Case himself is league commissioner, a role that becomes part caricature once the ring lights brighten and the pillows come out. As the boss, he has to play the heel. Another cohort, Matt Harsant, becomes Matt Patterson, a throwback-style referee complete with a bow-tie and limited patience.

But it's the fighters that make the show, and they come in all shapes and sizes, with names like Sarah Bellum, the smart one, and Boozy Suzie, who enters the ring with a beer that referee Patterson confiscates with a stern wave of his finger.

Lynn Somnia staggers to the ring in a hospital gown with electrodes dangling, apparently released from her sleep-deprivation chamber.

Top contenders include Betty Clock'er -- by day a financial editor and by night a cushion-swinging housewife who brings a plate of cookies to ringside -- and Polly Esther, billed as the waitress from hell ("And somebody's gonna get served!," The Mouth bellows as she struts toward the ring).

While the personas are all good fun, the action in the ring is real, and as Case is quick to point out, unscripted.

The rules are simple: women only, no lewd behavior, and moves such as leg drops or submission holds are allowed as long as a pillow is used. After that, it's up to the combatants.

For the fighters, there's a small stipend, and a chance of fame if the popularity of the league continues to grow. But it's also a hobby, and maybe even has a therapeutic appeal for players like Polly Esther, who got her snarky waitress persona the hard way, during 20 years of waiting tables.

"All the people I've served over the years, the bad customers, the bad tips, Polly doesn't take it." she says. "She lashes out. She hates everybody, but she's not going to leave her job."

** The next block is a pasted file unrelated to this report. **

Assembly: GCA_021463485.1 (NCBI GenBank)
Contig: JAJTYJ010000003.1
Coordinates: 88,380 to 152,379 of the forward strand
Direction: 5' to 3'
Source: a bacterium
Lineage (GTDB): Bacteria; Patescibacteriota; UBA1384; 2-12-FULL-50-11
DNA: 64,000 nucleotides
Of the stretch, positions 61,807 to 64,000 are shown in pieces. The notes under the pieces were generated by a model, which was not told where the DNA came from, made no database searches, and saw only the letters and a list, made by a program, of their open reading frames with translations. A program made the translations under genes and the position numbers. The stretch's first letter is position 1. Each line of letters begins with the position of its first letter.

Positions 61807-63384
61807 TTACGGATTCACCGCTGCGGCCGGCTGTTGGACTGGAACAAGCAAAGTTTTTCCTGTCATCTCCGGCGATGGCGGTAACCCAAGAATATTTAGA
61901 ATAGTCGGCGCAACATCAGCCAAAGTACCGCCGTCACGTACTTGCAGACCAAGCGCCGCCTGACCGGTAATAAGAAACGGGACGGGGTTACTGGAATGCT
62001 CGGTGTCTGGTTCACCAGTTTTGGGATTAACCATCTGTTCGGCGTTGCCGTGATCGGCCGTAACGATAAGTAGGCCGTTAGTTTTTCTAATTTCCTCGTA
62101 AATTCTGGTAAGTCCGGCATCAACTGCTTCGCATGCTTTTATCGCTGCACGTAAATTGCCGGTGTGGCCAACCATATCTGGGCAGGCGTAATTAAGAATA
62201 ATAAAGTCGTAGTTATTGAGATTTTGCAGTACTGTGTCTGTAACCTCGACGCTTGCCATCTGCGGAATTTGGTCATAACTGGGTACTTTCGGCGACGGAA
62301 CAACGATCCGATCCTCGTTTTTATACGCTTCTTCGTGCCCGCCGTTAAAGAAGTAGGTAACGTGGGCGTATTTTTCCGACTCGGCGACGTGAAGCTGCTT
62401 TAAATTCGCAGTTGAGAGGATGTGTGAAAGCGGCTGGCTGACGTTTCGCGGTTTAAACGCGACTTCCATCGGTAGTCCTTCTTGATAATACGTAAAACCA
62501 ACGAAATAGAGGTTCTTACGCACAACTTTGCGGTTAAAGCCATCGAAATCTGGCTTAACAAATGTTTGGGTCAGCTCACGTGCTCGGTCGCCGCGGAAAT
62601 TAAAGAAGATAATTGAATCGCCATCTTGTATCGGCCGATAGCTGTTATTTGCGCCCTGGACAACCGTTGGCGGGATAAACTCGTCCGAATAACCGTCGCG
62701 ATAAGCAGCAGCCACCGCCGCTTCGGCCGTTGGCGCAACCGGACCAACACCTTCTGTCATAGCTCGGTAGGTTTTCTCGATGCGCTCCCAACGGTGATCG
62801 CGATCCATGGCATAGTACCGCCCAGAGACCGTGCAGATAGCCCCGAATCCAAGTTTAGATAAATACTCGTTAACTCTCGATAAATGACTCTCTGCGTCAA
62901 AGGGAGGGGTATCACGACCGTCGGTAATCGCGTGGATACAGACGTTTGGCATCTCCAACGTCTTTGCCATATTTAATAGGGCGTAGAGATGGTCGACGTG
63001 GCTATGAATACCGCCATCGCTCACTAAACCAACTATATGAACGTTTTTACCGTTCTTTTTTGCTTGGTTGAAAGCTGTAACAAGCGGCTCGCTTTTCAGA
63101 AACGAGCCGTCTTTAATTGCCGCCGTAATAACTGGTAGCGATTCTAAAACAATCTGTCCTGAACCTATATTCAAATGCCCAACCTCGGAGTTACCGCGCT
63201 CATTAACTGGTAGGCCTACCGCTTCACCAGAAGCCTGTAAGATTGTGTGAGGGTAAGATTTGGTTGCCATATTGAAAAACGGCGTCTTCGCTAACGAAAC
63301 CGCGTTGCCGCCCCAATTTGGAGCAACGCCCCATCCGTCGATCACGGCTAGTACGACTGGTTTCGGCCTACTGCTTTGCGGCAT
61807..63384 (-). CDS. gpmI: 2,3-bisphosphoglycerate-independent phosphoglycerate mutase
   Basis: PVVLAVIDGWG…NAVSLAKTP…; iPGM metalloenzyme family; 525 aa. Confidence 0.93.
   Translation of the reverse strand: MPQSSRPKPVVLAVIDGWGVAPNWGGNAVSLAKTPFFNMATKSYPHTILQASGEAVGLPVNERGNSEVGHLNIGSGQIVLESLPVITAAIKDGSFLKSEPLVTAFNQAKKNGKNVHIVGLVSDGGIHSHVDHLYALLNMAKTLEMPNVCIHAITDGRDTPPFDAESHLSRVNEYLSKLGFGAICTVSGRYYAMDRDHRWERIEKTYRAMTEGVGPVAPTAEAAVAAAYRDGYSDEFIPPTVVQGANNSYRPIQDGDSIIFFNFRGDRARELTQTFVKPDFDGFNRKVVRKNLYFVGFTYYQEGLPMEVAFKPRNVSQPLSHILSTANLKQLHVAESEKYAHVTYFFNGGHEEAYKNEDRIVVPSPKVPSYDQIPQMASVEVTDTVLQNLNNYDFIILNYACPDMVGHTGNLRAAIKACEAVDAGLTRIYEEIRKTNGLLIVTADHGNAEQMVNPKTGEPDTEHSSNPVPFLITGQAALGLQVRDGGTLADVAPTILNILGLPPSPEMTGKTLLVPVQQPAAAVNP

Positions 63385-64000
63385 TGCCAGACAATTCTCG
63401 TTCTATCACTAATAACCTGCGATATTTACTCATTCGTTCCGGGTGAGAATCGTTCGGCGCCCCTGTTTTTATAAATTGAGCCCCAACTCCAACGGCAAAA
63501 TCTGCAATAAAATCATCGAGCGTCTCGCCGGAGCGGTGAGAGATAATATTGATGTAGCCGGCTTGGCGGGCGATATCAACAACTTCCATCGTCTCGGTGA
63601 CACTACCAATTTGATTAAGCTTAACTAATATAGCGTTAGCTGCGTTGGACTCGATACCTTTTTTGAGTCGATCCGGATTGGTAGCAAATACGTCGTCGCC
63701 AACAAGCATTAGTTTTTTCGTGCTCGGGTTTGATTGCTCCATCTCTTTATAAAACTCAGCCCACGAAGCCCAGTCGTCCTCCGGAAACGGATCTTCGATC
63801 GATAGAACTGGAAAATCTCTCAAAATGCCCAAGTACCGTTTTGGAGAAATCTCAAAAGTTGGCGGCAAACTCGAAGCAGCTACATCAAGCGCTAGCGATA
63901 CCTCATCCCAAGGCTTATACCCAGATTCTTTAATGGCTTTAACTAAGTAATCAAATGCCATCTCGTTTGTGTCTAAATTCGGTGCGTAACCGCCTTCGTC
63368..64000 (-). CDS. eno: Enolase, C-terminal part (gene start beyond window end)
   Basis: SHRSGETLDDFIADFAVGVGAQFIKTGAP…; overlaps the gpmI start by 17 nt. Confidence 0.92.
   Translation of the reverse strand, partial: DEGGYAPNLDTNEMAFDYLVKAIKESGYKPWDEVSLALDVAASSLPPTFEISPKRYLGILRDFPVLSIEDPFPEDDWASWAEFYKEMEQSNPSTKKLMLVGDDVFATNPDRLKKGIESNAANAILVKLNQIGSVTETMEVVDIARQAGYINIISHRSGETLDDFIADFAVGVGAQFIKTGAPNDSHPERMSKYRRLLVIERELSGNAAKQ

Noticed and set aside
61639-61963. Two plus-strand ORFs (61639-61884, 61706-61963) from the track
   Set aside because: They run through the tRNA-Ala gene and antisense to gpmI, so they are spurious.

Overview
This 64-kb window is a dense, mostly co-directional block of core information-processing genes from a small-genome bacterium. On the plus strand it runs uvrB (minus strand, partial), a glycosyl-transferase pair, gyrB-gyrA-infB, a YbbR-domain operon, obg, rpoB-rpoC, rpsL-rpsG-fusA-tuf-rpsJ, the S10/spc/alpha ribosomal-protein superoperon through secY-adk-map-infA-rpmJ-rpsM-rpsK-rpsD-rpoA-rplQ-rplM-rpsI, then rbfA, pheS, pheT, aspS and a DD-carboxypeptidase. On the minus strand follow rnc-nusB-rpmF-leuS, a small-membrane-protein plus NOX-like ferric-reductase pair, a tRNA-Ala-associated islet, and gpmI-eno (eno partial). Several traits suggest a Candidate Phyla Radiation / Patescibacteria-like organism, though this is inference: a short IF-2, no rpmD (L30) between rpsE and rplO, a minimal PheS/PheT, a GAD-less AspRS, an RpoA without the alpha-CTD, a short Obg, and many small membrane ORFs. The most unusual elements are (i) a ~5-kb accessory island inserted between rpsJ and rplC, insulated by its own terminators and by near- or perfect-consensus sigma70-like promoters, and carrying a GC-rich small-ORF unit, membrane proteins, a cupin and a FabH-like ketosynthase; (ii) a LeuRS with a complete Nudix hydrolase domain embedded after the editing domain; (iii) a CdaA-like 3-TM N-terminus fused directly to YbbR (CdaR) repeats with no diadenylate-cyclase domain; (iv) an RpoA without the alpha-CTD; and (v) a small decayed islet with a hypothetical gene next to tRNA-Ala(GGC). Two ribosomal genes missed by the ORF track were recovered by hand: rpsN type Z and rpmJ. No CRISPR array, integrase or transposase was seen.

This past weekend, Polly didn't disappoint, torquing her long arms to deliver punishing pillow blows to Betty Clock'er in a fight to decide who will travel to New York this week to face PFL title holder Champain, an event Case is hoping will give an adrenaline shot to the league's profile.

The bigger picture involves a TV deal. Case says he has already turned down bids that didn't offer the mix of attention to the action and characters that he says makes the league more of a draw to the arts community than the mud-wrestling crowd.

The scene this past Friday would seem to bear him out, as the nearly 500 screaming fans looked more like an art-house movie crowd than a boxing audience.

The cheers reach a crescendo as Betty Clock'er fights off Polly Esther's roundhouse hits, then unleashes a well executed pillow-leg takedown and pins Esther for the three-count.

"I'm prepared for it to tank," says Case. "But I hope it doesn't."


"A glimpse of the future of sports..." - ESPN Magazine